The abeyance 

An information ground will enter an abeyance as the users’ information needs dissipate and their surrounding situations change. To some extent, the information the users share will shift from task-related to social and personal. As the conflict began to end in late 2012, sharing about conflict-related information ebbed. But, Filterinfo did not die out. Some group members intended to keep it alive by posting greetings, asking how everyone was doing, and looking for ways to stay connected in the post-conflict time. A member recently said how the spread of misinformation during the pandemic resembled that of during the conflict. Filterinfo’s work potentially had a relevance to solving current problems. As such, despite the ebb of information sharing within Filterinfo after the conflict ended, it might be active again as the activists encountered new problems.


The emergence, peak, and abeyance of information grounds stem from the discontinuity, continuity, and change in users’ situations while they interact with others and information in offline/online spaces. Social media and chat groups are examples of online information grounds. Their episodes shift as the users’ needs and situations change. However, they remain online and have the potential to return as the users find new needs leading to interactions in the information grounds relevant again.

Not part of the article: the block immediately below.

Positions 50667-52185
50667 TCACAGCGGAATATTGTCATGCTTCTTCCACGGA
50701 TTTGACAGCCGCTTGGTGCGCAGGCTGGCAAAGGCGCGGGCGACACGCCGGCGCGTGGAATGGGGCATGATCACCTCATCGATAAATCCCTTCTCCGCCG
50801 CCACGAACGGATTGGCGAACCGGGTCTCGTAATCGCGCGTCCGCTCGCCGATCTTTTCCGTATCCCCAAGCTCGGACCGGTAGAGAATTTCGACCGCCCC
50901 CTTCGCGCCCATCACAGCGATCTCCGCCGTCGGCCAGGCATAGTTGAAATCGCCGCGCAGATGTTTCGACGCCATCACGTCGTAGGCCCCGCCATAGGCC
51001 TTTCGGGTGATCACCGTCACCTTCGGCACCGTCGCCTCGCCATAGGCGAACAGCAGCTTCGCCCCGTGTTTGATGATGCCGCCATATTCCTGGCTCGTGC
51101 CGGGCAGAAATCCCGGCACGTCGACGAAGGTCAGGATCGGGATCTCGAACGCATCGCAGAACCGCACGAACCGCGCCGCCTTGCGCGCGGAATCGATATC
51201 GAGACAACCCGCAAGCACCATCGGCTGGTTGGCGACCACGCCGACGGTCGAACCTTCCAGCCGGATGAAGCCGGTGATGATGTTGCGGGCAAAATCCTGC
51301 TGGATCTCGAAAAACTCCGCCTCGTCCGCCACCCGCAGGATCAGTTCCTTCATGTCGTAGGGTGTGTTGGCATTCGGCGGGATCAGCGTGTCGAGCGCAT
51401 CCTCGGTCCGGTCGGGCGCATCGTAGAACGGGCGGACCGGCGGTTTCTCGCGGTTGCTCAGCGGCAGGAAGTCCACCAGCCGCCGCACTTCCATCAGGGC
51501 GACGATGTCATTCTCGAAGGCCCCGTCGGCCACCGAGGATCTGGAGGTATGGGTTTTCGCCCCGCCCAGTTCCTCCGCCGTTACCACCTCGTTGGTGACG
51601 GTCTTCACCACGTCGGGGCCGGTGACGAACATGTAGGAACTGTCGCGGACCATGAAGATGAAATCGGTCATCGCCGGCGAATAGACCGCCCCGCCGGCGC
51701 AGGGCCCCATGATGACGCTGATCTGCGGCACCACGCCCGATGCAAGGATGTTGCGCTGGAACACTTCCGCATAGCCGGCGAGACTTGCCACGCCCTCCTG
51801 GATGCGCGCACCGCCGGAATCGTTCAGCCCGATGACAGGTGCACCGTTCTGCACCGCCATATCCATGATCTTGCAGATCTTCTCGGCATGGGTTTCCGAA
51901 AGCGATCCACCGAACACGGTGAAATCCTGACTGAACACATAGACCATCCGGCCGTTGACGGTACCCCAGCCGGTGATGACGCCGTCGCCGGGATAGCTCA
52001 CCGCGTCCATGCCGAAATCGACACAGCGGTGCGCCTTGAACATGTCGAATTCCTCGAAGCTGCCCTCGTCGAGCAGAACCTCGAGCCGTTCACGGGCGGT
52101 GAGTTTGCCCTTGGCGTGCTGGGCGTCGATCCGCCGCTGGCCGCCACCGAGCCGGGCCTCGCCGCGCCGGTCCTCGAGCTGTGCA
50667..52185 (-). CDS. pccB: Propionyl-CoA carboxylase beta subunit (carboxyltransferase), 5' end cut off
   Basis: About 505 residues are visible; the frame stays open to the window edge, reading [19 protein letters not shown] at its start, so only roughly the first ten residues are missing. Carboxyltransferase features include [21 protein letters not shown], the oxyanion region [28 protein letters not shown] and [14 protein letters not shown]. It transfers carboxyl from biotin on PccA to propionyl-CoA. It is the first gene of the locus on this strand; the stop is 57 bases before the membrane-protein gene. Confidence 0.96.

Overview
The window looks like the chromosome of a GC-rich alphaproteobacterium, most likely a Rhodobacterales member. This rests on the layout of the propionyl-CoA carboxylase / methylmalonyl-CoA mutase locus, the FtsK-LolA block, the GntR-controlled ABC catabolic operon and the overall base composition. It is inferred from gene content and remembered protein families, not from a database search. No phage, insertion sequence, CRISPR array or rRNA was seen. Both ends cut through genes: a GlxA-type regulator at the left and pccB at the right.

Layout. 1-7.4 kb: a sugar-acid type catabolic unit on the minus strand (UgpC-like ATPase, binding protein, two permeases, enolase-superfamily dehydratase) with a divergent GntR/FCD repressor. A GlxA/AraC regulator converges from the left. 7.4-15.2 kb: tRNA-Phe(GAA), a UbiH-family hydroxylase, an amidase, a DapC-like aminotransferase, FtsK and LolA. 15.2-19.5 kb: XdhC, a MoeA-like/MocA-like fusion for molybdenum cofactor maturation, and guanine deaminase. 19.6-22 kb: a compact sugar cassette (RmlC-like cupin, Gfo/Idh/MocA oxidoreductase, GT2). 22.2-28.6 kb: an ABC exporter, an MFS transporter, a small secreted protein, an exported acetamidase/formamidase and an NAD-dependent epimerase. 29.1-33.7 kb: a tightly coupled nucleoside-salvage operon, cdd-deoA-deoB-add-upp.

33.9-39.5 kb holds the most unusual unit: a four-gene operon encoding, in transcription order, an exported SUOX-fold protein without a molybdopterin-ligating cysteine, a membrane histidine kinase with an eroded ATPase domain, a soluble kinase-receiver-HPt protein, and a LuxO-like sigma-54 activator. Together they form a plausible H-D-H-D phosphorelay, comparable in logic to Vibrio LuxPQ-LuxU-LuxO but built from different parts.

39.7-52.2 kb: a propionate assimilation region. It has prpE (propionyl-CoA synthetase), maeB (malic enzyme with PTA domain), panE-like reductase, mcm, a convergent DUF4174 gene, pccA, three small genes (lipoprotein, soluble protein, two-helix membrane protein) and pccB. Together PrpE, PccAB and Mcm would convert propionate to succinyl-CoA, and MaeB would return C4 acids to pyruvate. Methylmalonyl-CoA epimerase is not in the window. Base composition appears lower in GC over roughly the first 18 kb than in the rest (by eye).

As the pandemic hit, many offline information grounds waned whereas online information grounds waxed. When the pandemic eventually ends, such dynamics may change. But the grievances and memories the users shared with others during different episodes of information grounds remain intact and may become the content that offline/online community organizers can share to maintain the tie that binds users together. Sharing about grievances may direct them to their “common enemy” and reminiscing on the memories may strengthen community identity and solidarity.

That is particularly important when the need to create offline and online infrastructures for organizing grassroots movements arises. Besides its health ramifications, the pandemic has magnified the global power imbalance between rich and poor countries, polarized the vaccinated and unvaccinated, and further disadvantaged groups who have been historically marginalized. The presence of community identity and solidarity can help address such complex problems by fostering opportunities for people to develop a common ground as to what each of them needs to be doing when many state-sponsored initiatives are heavily politicized and unable to effectively reach those who need the most in difficult times.

Cite this article in APA as: Rohman, A. (2022, January 4). The episodes of information grounds. Information Matters.  Vol.1, Issue 12.

Abdul Rohman

Abdul is a lecturer in the School of Communication & Design at RMIT U Vietnam. He is interested in understanding information behavior, social movements, and social technical impacts of digital and social media platforms in Southeast Asia, primarily Indonesia and Vietnam.